Australians who raided their superannuation during COVID-19 are now thousands of dollars worse off after missing the biggest stockmarket rally in a generation, industry fund bosses have declared.
More than $36.4 billion in superannuation savings were taken out under the federal government’s early super release scheme during 2020, with many people taking more than $10,000 at the bottom of a market that has since delivered double-digit returns for super funds.
Cbus chief executive Justin Arter told the House Economics Committee on Thursday that about 290,000 fund members drew down on their super, leaving those who took out $10,000 about $2000 worse off.
Cbus is on track to deliver a 19 per cent return for the 2020-21 year.
It paid out $2.3 billion in early super releases, meaning its members lost hundreds of millions of dollars in foregone gains by raiding their savings.
Mr Arter noted the early super release scheme was announced before JobKeeper, meaning many Australians had no other option at the time.
“Circumstances at the time were very challenging,” Mr Arter said.
“People were looking down the barrel into the abyss [and] there was no other form of support.”
Massive superannuation returns missed
The average payment under the early super release scheme was $7638 out of a maximum $20,000 spread across two applications.
Those who lost turnover or had their hours cut by at least 20 per cent during COVID-19 were eligible for the scheme.
AustralianSuper chief executive Ian Silk told the committee on Thursday that 464,000 members took out almost $5 billion in savings.
The fund achieved a 20.4 per cent return in the 2020-21 financial year, meaning those who accessed the scheme missed out on even more gains than members of Cbus.
Mr Silk said there were members in “dire financial straits” who had no choice but to withdraw funds while another group simply wanted the cash.
“In the case of the latter category, the opportunity cost has been very significant,” he said.
“Around 21,000 members withdrew all of the money in their accounts.”
Young people suffer most
Figures released by the Australian Taxation Office (ATO) show more than 4.5 million Australians took money out of their super during the pandemic.
Applications were more concentrated among younger people, with 46 per cent coming from people aged 35 and under.
That group collectively withdrew $15.3 billion over the life of the program.
Unfortunately, younger people suffer a much higher cost from raiding their super than older members because they have lower balances.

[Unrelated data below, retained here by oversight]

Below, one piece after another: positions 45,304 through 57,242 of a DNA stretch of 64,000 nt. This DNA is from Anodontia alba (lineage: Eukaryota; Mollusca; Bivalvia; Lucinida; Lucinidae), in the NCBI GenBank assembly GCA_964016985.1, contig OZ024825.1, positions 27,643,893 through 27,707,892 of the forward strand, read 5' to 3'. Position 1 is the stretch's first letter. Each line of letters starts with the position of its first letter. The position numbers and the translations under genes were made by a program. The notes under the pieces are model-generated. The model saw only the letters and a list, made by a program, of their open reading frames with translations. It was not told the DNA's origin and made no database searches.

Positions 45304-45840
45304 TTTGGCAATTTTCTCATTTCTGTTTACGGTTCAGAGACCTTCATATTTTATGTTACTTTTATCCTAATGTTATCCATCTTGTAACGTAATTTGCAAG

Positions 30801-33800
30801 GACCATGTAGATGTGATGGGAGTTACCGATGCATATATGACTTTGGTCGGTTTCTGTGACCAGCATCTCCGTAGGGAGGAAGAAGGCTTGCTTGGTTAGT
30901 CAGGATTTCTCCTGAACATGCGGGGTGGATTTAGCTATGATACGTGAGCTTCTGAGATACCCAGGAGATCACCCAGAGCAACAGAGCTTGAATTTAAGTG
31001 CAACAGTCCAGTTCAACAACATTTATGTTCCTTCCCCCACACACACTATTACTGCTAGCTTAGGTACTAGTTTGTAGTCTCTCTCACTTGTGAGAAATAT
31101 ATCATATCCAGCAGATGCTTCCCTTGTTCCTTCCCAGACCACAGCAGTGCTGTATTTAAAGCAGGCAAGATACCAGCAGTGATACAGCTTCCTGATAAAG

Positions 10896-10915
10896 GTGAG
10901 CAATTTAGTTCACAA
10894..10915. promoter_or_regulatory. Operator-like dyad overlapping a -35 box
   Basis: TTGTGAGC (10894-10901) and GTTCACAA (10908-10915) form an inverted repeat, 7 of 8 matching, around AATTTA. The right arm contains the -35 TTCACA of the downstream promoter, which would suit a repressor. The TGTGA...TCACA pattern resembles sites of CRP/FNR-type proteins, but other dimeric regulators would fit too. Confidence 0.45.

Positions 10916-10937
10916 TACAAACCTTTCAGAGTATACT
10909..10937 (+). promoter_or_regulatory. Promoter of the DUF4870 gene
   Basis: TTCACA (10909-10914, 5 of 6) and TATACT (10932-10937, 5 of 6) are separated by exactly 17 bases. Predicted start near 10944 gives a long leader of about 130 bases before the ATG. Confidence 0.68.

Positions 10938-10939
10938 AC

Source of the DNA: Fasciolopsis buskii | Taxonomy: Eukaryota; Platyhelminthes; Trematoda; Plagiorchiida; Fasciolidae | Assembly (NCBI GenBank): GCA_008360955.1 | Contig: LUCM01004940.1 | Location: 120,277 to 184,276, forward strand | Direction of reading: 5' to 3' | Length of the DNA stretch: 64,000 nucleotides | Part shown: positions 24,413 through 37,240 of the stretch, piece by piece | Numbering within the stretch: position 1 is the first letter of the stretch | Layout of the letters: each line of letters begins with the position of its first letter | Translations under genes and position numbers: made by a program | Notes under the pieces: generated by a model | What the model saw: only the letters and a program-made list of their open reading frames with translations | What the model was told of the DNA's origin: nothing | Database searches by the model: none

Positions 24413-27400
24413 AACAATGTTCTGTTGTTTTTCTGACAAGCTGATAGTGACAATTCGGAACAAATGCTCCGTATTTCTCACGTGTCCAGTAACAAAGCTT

This means they will earn even less from future returns in dollar terms because they are building on a smaller savings base than older members.
A person who withdrew $10,000 from their super would have $377,000 less in their account after 40 years, assuming a 9.5 per cent annual return, which is the 10-year net return achieved by AustralianSuper.
But this calculation does not take into account any benefits members may have gained from the money they withdrew from their super.
Super boss backs 15 per cent
Mr Silk warned on Thursday that the 20 per cent annual return achieved in 2020-21 was “exceptional” and unlikely to be repeated next year.
He said the fund was starting to tell members to expect a lower return in 2021-22 and was instead focusing on its longer-term investment results.
“When we mention the one-year return to members, we try and say in the same breath what the three-year return was [9.6 per cent],” he said.
Even though super returns are likely to return to normal after the COVID recovery, members will still be earning more than they used to, as the super guarantee is scheduled to rise to 12 per cent by 2025-26.
The first increase in a decade occurred on July 1, moving the minimum contribution from 9.5 per cent of wages to 10 per cent.
Unions want the rate to move even higher, and have argued for new laws to boost super contributions to 15 per cent of wages.
On Thursday Mr Arter echoed that view, saying Cbus members retire with an average of $137,000 in their super, with many forced to retire because of injury or illness.
“We support the increase to 12 per cent and if the government were minded to go to 15 per cent to enhance the retirement outcomes of our members, so much the better,” he said.
Parliament has so far only legislated an increase to 12 per cent.
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